VonDerrit Myers Jr.’s memorial desecrated by cowards!

ST. LOUIS, MO.–A text came through to my phone,at 10:03 a.m. on an abnormally warm Tuesday morning: “Some coward just set VonDerrit Myers, Jr.’s memorial on fire.” It was a text placed by Syreeta Myers, VonDerrit’s bereaved mother.
Alarm set in, as all of St. Louis InPDUM got the text about the same time and began trying to figure out what action should follow. 
There was more contact between the InPDUM representatives in St. Louis and the Myers to see what could be done at that point.
We were told the actual memorial was saved by the corner store owner, who recalls VonDerrit as a good kid. He saw the blaze and quickly came out and extinguished the fire.
The culprit only managed to do damage to a large stuffed monkey and a couple of smaller stuffed animals, which friends and family discarded and replaced with even bigger ones.
The family held a vigil at the site later that evening. There is always a great amount of support surrounding the families who have been brave enough to come to the front and give a face and voice to their pain.
The action of contempt,though they didn’t succeed in completely destroying this memorial, is a display of how contrite an atmosphere St. Louis owns with regard to its wrongdoing, and having to face that in the memorializing of the young black people the State is picking off and the many faces of the loved ones looking for answers and resolve in the midst of this madness.
There has been a proposalfor quite a few weeks toremove the memorialaltogether, citing it as an eyesore. But why?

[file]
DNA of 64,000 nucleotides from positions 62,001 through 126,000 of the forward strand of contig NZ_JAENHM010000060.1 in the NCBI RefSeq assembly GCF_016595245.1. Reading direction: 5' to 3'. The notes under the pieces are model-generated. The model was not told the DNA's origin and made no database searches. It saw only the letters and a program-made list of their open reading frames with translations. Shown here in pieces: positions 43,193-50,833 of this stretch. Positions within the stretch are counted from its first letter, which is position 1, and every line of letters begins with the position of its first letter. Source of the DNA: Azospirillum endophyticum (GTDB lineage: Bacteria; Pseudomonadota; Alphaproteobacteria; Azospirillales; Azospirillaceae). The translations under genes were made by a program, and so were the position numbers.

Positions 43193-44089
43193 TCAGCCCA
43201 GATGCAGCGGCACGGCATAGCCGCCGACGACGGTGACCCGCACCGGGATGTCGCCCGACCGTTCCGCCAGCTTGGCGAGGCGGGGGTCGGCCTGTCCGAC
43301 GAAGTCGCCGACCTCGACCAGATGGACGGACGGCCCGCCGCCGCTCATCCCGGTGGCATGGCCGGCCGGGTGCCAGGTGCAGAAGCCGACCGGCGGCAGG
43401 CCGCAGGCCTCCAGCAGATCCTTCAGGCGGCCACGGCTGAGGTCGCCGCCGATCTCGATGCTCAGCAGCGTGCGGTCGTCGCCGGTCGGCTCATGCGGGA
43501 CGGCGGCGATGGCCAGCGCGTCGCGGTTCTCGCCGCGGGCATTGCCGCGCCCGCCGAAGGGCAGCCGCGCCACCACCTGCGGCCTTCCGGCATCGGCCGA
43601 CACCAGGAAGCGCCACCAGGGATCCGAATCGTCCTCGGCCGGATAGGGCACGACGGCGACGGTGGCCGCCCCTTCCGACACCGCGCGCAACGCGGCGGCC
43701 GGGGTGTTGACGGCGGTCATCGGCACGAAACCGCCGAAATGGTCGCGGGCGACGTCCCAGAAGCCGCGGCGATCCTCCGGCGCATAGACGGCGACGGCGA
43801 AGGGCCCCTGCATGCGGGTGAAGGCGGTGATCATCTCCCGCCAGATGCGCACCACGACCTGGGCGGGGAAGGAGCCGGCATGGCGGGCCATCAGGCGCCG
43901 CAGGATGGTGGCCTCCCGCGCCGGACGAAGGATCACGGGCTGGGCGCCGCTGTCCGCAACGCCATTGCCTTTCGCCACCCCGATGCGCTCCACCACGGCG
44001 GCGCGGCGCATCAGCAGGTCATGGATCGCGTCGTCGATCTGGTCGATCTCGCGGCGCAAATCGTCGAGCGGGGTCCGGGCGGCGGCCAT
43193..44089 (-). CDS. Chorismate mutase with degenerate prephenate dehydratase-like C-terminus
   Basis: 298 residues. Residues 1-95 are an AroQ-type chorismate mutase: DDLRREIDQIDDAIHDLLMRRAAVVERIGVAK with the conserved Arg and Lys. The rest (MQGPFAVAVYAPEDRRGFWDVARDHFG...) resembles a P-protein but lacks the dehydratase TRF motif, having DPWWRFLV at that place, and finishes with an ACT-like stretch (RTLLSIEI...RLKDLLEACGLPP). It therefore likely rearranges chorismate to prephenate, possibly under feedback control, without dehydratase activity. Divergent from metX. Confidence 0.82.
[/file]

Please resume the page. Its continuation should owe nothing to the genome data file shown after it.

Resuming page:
Why should these parents who had to bury not just their only son, but their only child, have to dismantle the thing that will aid others in joining them in remembranceof his life?
Why should the city of St. Louis be relieved of the burden of facing the signposts of racism and oppression in the form of memorials and impeded traffic? Why should the divided Shaw neighborhood have the peace of affecting a portion of its own community without acknowledging the impact of that decision to exercise its privilege to remain guarded and divided?
Why should we pack up our signs, get out of our feelings, and simply wait till the next time it happens, knowing full well that if we don’t smash their faces in the crap they keep dealing us, it’s only a matter of time before they’ll crap on us again?
I cannot with any certainty say who did what with regard to the attempted desecration of VonDerrit’s memorial. We will probably never know whether the culprit was that of a political hired hand, police effort, determined neighborhood association member, racial antagonist, or other.
 What we can say for sure is that this incident is but a reflection of the social climate that has always existed in St. Louis. The only added element to the landscape is an unwillingness of the people to go unseen and unheard, quietly into the night, to suffer in silence. Such is the dawning of a day of freedom.


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